When the groom realizes that it is not his bride, he asks for his love, but the bride's family will demand a more significant ransom to be paid.Upon satisfaction with the ransom given, the bride's family gives away the bride to the groom.It used to be the custom that the bride and groom would wear their wedding crowns for eight days, but now the removal of the crowns is customarily done at the end of the service.
Once the groom arrives at the bride's home, he must pay a ransom for the bride, a term known in Russian as "vykup nevesty." This event is meant to be comical and entertaining.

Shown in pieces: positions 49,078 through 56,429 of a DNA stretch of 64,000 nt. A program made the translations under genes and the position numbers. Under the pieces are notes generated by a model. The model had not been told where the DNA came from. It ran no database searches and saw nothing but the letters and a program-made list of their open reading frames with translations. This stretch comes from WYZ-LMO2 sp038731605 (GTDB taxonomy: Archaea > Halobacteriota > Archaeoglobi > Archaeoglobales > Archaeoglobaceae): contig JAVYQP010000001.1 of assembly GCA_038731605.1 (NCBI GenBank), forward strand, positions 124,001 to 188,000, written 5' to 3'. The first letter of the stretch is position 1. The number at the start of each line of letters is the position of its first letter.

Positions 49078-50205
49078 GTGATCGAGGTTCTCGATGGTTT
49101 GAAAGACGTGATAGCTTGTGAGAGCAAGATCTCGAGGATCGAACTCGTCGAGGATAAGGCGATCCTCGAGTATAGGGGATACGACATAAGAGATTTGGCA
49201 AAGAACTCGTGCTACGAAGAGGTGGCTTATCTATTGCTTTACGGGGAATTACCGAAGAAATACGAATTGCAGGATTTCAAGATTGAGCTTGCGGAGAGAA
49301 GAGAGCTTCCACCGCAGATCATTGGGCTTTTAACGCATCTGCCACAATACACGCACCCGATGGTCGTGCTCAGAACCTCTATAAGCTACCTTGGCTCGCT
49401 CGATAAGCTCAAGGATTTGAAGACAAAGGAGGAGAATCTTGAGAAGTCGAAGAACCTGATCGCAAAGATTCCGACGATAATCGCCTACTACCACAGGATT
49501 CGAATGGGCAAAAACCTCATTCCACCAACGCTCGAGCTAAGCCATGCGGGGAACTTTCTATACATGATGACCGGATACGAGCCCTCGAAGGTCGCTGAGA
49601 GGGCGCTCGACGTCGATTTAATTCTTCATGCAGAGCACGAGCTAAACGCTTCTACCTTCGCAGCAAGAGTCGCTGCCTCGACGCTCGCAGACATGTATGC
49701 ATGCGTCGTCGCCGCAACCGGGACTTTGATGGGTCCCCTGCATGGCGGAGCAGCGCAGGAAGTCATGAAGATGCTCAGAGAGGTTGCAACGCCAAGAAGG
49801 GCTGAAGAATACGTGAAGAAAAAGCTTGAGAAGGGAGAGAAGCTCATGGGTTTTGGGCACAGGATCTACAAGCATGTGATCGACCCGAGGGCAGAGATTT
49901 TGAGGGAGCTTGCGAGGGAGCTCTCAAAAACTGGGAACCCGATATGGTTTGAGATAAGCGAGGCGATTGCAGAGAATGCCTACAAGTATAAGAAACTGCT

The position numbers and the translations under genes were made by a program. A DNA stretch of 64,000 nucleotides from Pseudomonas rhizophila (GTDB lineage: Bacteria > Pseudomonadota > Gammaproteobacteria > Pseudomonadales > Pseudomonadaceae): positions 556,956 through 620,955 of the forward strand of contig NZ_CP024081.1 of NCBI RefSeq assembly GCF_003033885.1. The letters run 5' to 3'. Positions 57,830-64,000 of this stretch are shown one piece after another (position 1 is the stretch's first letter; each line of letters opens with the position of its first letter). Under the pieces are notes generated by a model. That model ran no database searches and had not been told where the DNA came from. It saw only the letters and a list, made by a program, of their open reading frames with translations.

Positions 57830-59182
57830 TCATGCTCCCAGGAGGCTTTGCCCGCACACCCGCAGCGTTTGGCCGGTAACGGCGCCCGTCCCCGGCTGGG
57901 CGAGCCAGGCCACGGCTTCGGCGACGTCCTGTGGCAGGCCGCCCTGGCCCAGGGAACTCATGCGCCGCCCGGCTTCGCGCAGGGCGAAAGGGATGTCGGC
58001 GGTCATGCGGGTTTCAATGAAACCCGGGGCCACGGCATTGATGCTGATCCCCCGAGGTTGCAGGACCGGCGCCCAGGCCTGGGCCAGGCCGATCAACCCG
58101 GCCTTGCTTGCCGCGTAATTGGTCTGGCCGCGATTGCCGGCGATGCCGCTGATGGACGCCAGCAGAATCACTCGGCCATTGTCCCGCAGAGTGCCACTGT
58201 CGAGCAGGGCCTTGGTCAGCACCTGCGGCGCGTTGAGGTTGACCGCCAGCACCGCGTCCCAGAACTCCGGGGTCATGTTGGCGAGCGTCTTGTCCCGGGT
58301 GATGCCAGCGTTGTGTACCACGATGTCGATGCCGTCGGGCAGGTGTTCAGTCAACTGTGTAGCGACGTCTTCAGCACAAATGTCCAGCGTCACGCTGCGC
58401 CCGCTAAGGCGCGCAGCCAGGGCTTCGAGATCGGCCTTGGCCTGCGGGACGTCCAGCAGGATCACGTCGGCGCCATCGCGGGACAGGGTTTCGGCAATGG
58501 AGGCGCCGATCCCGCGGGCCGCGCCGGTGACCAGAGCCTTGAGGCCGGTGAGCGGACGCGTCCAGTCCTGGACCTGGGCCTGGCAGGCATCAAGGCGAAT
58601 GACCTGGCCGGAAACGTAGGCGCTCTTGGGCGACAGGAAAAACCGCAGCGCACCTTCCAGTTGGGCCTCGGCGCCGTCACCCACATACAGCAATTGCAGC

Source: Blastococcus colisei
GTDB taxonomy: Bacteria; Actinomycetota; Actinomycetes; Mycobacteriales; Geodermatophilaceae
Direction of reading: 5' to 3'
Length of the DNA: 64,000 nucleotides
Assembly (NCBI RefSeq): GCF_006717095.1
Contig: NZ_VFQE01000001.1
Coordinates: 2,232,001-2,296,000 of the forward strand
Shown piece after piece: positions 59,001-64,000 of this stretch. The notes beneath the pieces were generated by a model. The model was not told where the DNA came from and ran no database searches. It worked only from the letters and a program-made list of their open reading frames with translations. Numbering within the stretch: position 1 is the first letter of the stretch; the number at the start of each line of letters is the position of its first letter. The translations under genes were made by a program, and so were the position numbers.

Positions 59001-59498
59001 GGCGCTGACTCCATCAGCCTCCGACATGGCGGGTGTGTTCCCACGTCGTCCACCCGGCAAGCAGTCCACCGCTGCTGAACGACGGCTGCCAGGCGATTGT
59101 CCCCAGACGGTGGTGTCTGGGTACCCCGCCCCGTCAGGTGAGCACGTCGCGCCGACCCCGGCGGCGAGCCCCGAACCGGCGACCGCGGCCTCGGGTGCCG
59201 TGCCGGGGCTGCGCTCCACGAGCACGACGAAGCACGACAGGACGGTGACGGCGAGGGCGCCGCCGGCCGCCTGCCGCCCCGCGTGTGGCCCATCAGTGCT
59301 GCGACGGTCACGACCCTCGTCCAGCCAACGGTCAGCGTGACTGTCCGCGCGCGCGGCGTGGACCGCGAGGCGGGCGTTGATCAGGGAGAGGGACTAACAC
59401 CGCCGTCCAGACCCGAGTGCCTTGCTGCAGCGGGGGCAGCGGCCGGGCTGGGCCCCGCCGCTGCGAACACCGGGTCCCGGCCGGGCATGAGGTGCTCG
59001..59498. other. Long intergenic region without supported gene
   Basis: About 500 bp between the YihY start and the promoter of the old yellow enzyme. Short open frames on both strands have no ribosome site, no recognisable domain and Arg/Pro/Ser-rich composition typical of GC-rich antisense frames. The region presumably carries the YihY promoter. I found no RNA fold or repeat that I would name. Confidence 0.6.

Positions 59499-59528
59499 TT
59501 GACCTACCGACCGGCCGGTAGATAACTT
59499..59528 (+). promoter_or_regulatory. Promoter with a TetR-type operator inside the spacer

First, the groom brings an offering (often money or jewelry) for the bride.
At this point, the bride's parents bring out a woman or man (the latter for amusement) who is not the actual bride but is dressed up like one covered in a veil, so the groom cannot see his or her face.
The best man and maid of honor are called Witnesses or "svideteli" in Russian.
The ceremony and the ring exchange take place on the first day of the wedding.